Posing with a new gun, from the top of a tall building or on a seaside cliff are just some of the ways more than 127 people died taking selfies between 2014 and 2016.
Researchers at Carnegie Mellon University and the Indraprastha Institute of Information Technology in Delhi, India found that number in a study of selfie-related deaths. The team is now using the data to help prevent future casualties-by-selfie.
IIITD associate professor Ponnurangam Kumaraguru said he and his group of computer scientists are developing an app that would warn smart phone users if the picture they’re about to take could be dangerous.
“You’ll be able to find out information about that location and see whether it is safe for a selfie or not,” Kumaraguru said. “If it’s very dangerous, the camera may not even be enabled when you want to take a picture.”
Between March 2014 and September 2016, Kumaraguru and the researchers used algorithms in Twitter and discovered 127 selfie-related deaths throughout various countries. Of those, 76 took place in India, nine in Pakistan, eight in the United States and six in Russia. Kumaraguru said he thinks India has the highest number of casualties because of its dense population and recent boom in smart phone access.
Of the 127 incidents, 24 involved groups, meaning “multiple deaths were reported in a single incident,” according to the report. The rest were individual events.
Researchers said they chose Twitter because of its Streaming API interfacing, meaning data and tweets could be extracted in real time. To compile the list of 127, they searched hashtags including #dangerousselfie, #extremeselfie, #drivingselfie and #letmetakeaselfie.
From those nearly 138,000 results, they found 91,059 had images and 62,000 of those were actual selfies. From there, they eliminated images without Geo Location enabled, leaving about 6,842.
To determine if the selfies were dangerous or not, researchers set criteria for the photos. They could classify them as dangerous if they were taken from a certain elevation or if they were in close proximity to a body of water, or both.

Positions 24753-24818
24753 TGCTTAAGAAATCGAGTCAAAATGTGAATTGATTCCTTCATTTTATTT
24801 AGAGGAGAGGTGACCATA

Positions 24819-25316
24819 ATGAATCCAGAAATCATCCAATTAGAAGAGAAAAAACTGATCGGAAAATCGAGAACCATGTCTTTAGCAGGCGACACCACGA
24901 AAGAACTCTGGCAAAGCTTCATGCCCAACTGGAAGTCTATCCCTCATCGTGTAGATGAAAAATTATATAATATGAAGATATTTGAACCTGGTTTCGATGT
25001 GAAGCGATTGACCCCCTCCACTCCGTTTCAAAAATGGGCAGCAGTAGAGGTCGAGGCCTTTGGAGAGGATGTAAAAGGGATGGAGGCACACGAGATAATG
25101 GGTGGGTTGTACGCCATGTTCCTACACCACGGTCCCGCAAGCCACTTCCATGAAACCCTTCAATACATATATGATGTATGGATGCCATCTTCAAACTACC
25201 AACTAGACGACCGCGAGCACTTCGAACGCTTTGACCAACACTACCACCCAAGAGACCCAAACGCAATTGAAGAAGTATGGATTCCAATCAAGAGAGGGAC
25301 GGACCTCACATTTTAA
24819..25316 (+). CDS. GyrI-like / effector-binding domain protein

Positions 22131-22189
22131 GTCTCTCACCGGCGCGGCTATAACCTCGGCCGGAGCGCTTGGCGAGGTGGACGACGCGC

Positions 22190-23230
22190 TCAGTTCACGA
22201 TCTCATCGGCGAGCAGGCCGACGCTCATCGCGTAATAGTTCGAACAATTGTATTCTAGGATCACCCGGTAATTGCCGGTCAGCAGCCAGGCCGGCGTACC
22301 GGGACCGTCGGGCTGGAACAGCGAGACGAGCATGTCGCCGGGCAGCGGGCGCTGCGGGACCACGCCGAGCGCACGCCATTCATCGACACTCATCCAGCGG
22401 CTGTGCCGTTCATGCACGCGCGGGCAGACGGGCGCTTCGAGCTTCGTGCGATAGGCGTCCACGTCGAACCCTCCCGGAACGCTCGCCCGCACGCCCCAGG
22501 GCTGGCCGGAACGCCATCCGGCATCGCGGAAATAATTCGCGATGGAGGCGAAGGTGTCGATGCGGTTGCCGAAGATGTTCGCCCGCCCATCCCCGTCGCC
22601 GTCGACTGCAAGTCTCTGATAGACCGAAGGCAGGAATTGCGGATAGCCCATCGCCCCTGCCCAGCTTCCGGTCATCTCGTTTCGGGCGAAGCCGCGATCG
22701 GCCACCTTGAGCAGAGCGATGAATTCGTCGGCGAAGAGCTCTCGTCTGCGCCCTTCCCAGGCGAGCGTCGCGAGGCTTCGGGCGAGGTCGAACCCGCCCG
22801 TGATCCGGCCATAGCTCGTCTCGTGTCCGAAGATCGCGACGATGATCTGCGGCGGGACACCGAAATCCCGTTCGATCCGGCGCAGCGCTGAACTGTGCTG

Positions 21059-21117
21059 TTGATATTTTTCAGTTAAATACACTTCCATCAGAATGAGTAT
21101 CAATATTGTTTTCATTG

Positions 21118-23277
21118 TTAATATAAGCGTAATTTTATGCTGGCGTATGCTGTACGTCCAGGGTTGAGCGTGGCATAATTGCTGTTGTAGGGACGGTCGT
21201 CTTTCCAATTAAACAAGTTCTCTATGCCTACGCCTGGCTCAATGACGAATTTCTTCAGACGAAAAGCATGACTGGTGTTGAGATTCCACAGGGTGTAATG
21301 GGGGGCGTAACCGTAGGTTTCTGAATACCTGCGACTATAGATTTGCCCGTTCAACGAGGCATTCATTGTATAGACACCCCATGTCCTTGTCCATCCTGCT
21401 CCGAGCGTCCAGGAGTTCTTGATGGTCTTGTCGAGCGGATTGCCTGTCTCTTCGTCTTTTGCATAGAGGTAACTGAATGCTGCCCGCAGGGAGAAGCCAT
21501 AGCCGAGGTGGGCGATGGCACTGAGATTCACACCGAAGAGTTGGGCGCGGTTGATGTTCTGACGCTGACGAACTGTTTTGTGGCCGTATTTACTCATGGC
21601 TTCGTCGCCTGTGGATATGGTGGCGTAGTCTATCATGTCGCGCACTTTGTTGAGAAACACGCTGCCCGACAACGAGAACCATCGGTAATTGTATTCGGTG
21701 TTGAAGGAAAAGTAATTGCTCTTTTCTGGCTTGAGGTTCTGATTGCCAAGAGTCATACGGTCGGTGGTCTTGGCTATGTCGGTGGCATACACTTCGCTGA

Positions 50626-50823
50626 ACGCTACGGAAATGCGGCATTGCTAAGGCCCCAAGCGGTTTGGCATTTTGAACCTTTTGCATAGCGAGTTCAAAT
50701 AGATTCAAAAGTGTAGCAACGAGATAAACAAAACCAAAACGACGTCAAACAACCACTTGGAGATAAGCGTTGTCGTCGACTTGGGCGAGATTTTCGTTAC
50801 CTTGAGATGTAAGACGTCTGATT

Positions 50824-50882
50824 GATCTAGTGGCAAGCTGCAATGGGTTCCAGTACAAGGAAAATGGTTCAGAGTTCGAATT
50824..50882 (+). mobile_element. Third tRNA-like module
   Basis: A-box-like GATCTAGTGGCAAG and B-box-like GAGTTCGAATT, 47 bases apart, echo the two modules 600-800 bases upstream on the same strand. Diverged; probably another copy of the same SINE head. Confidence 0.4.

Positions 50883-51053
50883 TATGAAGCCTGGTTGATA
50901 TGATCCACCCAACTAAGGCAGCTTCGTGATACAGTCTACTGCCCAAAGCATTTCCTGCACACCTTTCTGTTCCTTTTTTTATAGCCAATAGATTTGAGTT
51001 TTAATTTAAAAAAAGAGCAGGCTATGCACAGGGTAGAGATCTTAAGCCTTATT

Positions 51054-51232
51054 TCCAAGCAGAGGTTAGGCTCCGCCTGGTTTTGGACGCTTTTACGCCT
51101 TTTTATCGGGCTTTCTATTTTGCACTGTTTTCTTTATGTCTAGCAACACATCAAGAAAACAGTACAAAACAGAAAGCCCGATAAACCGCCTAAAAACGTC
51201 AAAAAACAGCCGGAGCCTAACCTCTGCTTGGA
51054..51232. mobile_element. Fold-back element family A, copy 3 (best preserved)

Kumaraguru said from there, they were able to rank the danger of the selfie circumstance.
“The most one was the height, which is the elevation of the building, the next one is the water body, then the train, then weapons, vehicles, electricity and animals,” Karamaguru said.
Of course, not everyone who falls victim to these dangerous selfies knew taking the photograph would put them in danger. Karamaguru said sometimes the deaths are purely accidental or circumstantial.
“So there’s two types of death that are happening: one is trying to take a dangerous selfie and then dying and the other is just taking a selfie and then dying,” Karamaguru said.
The United States and Russia were the only two countries that had weapons-related selfie deaths. In India, a high number of deaths occurred on train tracks and in or around bodies of water. Men were much more likely to die by taking a selfie than women.
“Adventure photographers,” as they’ve been called, popularized the dangerous selfie trend, taking pictures from high above cities and out of airplane cockpits. In 2015, a report revealed more people died from taking risky selfies than by shark attacks that year. Some countries have even created “no-selfie zones” to protect citizens.
Since the research was released, Karamaguru said he understands that many times the situations they studied could have been easily prevented, but at this point, he and his team plan to use the data they've acquired to focus on finding a solution.
“Building technologies to solve problems like this is always exciting,” Karamaguru said. “Particularly when there is life involved, I think solving these kinds of problems is becoming more and more necessary to do.”
The study, called “Me, Myself and My Killfie: Characterizing and Preventing Selfie Deaths,” received no special funding. Karamaguru said "the project was done out of passion and interest."
(Photo credit: Rodrigo Olivera/flickr)